Article published at Quaterly Journal of the Royal Meteorological Society (2020) – Observations of air–sea heat fluxes in the southwestern Atlantic under high‐frequency ocean and atmospheric perturbations by DIOTG / INPE researchers: Marcelo Santini, Ronald Buss Souza, Luciano Pezzi, and Sebastiaan Swart, from the University of Gothenburg (Sweden), provides important data on turbulent flows in the southwestern Atlantic Ocean that allows for improved weather and climate simulations in South America. Marcelo Santini is part of the LOA team and is a postdoctoral fellow at the Postgraduate Program in Remote Sensing – INPE and summarizes the work below:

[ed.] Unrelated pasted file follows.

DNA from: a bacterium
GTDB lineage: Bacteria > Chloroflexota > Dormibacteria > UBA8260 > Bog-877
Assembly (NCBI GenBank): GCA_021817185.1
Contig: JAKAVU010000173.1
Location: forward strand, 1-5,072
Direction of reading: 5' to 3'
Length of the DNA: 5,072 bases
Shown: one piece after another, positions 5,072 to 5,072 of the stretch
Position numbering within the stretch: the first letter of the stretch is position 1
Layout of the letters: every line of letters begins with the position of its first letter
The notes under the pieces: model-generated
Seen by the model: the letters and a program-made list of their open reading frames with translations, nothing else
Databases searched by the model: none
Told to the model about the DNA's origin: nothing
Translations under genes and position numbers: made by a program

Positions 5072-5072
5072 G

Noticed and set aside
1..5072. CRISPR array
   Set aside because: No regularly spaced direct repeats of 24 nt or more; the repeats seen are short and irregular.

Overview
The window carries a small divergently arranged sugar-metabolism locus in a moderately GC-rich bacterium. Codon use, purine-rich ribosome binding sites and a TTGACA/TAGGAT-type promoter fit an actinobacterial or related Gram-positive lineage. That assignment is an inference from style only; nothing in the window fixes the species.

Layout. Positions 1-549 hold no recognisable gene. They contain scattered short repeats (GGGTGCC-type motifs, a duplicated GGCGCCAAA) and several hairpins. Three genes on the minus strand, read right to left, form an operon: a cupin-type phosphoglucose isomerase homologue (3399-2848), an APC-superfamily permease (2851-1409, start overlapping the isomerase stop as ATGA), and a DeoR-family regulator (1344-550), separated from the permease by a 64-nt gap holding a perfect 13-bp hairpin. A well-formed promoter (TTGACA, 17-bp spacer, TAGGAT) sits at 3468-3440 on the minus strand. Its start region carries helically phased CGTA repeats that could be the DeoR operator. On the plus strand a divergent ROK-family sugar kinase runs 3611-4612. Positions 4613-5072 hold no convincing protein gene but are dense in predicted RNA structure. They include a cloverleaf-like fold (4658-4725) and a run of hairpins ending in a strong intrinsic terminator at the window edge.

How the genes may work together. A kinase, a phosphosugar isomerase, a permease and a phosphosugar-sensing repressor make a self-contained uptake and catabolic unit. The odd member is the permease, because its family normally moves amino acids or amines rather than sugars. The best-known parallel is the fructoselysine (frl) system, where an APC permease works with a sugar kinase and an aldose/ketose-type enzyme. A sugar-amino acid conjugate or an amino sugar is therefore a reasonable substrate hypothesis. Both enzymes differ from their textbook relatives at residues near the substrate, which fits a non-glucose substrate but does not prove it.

The turbulent heat fluxes between the ocean and the atmosphere were calculated from micrometeorological data obtained in situ at high frequency during two survey cruises in the southwestern Atlantic Ocean (SWAO) in June 2012 and October 2014. Cruises sampled two distinct and dynamic areas: the Brazil-Malvinas Confluence (CBM) and the Southern Brazil Continental Shelf (SBCS). The vortex covariance (VC) method was used to estimate the sensible and latent heat fluxes. This article compares these new high-frequency heat fluxes estimates with bulk parameterizations, a technique widely used by the scientific community, in the same place and time independently onboard ships. When comparing the CV and the time series estimated by bulk, the sensible heat fluxes showed a good agreement in their magnitude and variability, with small biases (generally < 20 W.m-2) in both SWAO study areas. However, comparisons of latent heat fluxes showed large biases ranging from 75 W.m-2 to 100 W.m-2 at SBCS and CBM, respectively. These biases have been associated with high-frequency environmental disturbances in the atmosphere or ocean, most of which are related to wind gust events, significant differences between air and sea temperatures, and intense horizontal gradients of sea surface temperature ( TSM). The rapid changes in atmospheric conditions were mainly related to the passage of synoptic systems in the two study areas. The significant differences between air and sea temperatures were linked primarily for sea surface characteristics in the CBM and SBCS regions, where oceanographic fronts with intense horizontal gradients of TSM are located. These results can improve weather and climate simulations from mid to high latitudes of South America and the Atlantic Ocean. This region is largely influenced by SST patterns combined with the frequent propagation of transient atmospheric systems.